“The rise of Presbyterianism in Hanover (Virginia) is inseparably connected with what is known by tradition as Morris’ Reading House. This was the first of several buildings in that region, erected to accommodate those who were dissatisfied with the preaching of the parish incumbents, and anxious to enjoy the privilege of listening on the Sabbath to the reading of instructive and devotional works on religion.

“The origin of this movement was somewhat singular. The people had, for the most part, never heard or seen a Presbyterian minister. But reports had reached them of revivals in Pennsylvania, New Jersey, and New England. A few leaves of Boston’s Fourfold State, in the possession of a Scotch woman, fell into the hands of a gentleman who was so affected by their perusal that he sent to England by the next ship to procure the entire work. The result of its perusal was his conversion. Another obtained possession of Luther on Galatians; he in like manner, was deeply affected, and ceased not to read and pray til he found his peace in Christ.

“These persons, with two or three others—all heads of families—without previous counsel or conference, absented themselves at the same time from the worship of the Parish (e.g. Church of England) church. They were convinced that the gospel was not preached by the parish minister, and they deemed it inconsistent with their duty to attend upon his ministrations. Four of them were summoned on the same day and at the same place, to answer as to the proper offices for their delinquency. For the first time they here learned of their common views. Confronted in them by this unexpected coincidence, they thenceforth chose to subject themselves to the payment of the fines imposed by law rather than attend church where they felt that they could not profit.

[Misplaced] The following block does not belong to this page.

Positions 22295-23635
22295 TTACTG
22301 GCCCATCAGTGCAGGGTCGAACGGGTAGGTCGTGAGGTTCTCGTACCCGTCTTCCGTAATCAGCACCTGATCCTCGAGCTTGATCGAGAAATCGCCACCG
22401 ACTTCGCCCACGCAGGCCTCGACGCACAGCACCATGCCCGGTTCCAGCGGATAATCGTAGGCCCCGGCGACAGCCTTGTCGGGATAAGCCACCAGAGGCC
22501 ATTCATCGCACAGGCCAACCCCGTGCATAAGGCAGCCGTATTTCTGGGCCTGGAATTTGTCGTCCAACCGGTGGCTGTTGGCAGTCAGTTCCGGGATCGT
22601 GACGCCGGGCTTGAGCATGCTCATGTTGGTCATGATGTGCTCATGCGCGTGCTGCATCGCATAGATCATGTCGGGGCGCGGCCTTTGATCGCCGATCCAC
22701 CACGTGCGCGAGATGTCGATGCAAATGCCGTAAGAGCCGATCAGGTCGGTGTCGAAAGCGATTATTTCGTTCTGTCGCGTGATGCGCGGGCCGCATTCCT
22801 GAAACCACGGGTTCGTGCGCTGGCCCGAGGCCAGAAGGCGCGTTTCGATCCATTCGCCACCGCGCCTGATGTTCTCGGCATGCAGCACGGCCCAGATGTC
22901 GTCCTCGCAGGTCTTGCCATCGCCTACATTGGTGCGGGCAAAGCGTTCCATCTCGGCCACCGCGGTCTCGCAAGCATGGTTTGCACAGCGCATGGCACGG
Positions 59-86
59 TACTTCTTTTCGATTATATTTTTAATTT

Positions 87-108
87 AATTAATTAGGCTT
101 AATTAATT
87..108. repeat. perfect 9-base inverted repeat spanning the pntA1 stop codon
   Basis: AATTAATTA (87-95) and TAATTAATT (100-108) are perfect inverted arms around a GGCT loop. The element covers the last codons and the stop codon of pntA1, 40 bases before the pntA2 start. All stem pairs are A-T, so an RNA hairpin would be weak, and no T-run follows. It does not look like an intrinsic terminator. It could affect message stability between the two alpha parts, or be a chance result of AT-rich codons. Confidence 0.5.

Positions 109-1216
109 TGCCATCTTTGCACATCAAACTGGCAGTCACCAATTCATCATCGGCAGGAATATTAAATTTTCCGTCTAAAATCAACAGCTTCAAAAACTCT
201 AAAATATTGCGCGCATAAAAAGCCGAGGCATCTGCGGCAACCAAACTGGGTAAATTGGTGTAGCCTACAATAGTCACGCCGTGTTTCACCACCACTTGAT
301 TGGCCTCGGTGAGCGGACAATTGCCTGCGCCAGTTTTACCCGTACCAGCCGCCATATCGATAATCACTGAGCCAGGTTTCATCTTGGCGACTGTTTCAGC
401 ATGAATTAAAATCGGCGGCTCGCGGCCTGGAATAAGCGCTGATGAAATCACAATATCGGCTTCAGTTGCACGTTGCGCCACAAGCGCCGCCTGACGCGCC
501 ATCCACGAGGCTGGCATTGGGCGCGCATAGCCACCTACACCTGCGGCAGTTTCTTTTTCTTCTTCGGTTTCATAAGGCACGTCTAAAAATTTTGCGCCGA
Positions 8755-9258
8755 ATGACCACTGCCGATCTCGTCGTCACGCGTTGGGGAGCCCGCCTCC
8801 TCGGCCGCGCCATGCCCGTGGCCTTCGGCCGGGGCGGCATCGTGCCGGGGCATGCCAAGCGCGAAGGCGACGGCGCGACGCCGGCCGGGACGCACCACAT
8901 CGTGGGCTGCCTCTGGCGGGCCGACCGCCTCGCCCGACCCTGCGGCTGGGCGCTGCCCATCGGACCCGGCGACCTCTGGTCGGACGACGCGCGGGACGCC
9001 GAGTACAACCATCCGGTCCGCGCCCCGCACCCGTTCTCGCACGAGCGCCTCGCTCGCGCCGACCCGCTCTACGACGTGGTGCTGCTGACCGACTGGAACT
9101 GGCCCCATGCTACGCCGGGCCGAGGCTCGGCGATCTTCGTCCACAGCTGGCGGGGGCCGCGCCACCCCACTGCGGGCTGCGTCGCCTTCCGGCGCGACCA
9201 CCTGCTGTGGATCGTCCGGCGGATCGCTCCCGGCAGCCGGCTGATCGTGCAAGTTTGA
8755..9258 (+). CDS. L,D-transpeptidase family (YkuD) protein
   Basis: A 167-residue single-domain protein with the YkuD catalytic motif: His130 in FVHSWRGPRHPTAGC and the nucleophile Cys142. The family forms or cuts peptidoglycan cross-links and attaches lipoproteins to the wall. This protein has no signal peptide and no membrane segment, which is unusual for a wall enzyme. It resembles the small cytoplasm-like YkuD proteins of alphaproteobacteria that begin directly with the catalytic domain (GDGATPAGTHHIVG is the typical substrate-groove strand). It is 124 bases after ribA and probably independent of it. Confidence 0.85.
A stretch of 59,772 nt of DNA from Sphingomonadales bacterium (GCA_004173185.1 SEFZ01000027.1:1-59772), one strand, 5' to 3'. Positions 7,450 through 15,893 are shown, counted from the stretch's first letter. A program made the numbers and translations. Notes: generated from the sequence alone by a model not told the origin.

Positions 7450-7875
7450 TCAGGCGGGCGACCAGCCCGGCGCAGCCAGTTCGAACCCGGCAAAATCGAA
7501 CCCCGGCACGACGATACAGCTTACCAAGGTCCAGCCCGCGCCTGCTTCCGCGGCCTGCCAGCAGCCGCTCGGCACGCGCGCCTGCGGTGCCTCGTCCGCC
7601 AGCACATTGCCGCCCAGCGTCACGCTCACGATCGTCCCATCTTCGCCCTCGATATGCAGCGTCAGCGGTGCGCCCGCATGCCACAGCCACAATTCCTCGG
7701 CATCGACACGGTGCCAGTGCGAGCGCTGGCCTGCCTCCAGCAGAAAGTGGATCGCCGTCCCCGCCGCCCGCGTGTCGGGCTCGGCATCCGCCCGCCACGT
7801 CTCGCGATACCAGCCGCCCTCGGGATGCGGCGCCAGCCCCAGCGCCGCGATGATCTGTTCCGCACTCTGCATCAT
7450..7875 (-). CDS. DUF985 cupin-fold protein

“They agreed at first to meet every Sabbath alternately at each other’s houses to read and pray. Soon their numbers increased. Curiosity attracted some, and religious anxiety affected others. The Scriptures, and Luther on Galatians were read. Afterward, a volume of Whitfield’s sermons fell into their hands. (Eventually since Morris’s home became too small for the attendance, a meeting house was built merely for the readings.) The result was that several were awakened and gave proof of genuine conversion. Mr Morris was invited to several houses, some of them at considerable distance, to read the sermons which had been so effective in his own neighborhood. Thus the interest that had been awakened spread abroad.

“The dignitaries of the Established Church (of England) saw the parish churches deserted and took the alarm. . . . They invoked the strong arm of the law to restrain it. . . . The (leaders of the reading houses) were cited to appear before the Governor and Council.

“Startled by the criminal accusation which was now directed toward them, . . . they had not even the name of a religious denomination under which to shelter their dissent. At length, recollecting that Luther, whose work occupied so much space in their public religious reading, was a noted Reformer, they declared themselves Lutherans.